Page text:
This Sunday night, an unusual, astronomical event will come to the sky over Milwaukee: a full lunar eclipse.
The resulting red color will remove some of the haze created by the typically bright, white moon — revealing a sea of stars and constellations. Due to the moon's color and some of its other unique characteristics, some are calling the astronomical event a "super blood wolf moon."
The "super" part of that title refers to the moon's positioning in the sky, since it is a bit closer than it typically is to the earth (this happens about three times a year). "Blood" refers to the deep red color produced by the eclipse. The "wolf" part of the title holds a special significance to the United States.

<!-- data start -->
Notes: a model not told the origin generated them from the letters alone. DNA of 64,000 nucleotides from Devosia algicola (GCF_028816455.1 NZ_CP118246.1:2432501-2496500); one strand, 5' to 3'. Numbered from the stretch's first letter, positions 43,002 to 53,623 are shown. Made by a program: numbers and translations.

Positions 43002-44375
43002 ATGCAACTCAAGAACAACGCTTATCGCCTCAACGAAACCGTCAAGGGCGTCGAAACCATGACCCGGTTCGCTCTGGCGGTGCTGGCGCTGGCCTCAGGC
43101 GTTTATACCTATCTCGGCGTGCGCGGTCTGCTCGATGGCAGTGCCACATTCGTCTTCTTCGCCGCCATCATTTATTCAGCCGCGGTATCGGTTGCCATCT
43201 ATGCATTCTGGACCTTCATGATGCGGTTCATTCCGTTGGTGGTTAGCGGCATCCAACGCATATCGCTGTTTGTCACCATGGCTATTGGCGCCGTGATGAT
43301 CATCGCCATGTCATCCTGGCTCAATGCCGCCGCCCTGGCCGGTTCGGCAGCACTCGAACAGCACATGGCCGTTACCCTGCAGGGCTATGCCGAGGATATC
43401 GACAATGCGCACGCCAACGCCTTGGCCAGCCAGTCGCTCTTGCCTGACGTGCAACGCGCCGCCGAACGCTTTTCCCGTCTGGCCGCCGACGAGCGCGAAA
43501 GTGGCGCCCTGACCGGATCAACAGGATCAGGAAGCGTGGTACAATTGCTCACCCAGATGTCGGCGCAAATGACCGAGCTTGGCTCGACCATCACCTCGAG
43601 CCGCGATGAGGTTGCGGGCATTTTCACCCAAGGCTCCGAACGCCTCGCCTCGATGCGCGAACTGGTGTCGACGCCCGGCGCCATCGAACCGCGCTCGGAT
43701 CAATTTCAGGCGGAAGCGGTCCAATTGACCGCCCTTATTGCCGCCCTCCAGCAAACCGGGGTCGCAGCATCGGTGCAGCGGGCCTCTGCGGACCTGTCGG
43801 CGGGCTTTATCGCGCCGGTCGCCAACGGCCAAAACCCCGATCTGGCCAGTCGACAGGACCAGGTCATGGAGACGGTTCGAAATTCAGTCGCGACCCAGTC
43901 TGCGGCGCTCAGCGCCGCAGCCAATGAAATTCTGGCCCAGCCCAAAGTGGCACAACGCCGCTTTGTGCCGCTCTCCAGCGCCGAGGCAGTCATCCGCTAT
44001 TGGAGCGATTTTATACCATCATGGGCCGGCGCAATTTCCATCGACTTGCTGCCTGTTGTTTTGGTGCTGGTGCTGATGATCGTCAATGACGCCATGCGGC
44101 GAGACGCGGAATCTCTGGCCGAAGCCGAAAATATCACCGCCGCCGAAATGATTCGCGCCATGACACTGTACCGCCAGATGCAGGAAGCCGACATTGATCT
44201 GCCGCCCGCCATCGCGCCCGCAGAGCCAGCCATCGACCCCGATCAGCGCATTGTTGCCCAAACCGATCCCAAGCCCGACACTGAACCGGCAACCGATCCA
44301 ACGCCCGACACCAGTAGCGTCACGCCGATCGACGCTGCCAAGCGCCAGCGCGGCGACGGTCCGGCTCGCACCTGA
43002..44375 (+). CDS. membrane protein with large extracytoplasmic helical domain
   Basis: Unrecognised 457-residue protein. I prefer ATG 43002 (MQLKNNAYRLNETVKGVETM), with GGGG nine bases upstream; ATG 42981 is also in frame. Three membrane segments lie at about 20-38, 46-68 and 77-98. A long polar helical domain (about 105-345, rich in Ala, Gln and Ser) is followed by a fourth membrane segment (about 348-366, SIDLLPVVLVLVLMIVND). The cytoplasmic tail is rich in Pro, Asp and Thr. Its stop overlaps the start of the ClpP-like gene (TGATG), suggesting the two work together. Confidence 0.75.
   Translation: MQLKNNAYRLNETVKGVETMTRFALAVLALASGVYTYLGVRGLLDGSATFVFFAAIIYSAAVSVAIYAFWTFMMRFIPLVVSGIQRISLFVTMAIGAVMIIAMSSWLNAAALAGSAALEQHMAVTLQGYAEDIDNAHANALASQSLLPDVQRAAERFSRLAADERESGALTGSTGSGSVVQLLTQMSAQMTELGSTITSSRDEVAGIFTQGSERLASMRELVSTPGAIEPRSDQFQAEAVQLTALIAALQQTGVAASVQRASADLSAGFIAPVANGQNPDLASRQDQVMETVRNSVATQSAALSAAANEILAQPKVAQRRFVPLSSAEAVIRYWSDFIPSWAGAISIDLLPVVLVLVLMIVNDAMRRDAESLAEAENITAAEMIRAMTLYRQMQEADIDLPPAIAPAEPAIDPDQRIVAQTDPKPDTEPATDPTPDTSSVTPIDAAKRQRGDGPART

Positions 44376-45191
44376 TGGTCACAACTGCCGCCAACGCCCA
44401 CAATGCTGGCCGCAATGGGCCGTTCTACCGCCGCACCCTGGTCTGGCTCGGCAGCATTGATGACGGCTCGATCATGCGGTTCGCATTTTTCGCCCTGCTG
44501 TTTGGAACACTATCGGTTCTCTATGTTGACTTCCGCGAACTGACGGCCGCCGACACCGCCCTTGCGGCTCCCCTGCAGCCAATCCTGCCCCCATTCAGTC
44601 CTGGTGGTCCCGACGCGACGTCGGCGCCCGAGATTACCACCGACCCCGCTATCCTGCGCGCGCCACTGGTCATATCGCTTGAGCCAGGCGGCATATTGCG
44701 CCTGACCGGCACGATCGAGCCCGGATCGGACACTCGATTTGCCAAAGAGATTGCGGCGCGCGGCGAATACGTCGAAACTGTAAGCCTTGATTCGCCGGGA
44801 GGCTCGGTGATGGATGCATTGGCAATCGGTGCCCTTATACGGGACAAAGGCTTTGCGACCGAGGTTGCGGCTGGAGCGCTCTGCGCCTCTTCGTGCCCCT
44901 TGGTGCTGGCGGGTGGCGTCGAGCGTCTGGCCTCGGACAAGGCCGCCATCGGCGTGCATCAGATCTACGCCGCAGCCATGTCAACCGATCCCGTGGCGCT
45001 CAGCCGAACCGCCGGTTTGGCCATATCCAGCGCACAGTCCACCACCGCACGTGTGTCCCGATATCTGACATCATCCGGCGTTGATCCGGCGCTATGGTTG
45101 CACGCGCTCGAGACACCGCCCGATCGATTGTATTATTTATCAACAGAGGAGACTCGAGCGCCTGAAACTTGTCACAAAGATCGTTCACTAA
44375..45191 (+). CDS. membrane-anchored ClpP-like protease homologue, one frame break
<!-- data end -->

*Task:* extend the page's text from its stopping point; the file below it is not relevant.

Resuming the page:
"Long ago, the Native Americans and many people, gave names to the moons. I mean, they lived by the moon; remember, the moon's a clock, it's where our month comes from. And so they would label or describe every full moon and this one, this time of year, would be the wolf moon," says Bob Bonadurer, the planetarium director at the Milwaukee Public Museum.
The museum will be holding a viewing party for the lunar eclipse, equipped with telescopes to get a better view of the celestial event, which is expected to last about three hours from 9 p.m. to midnight.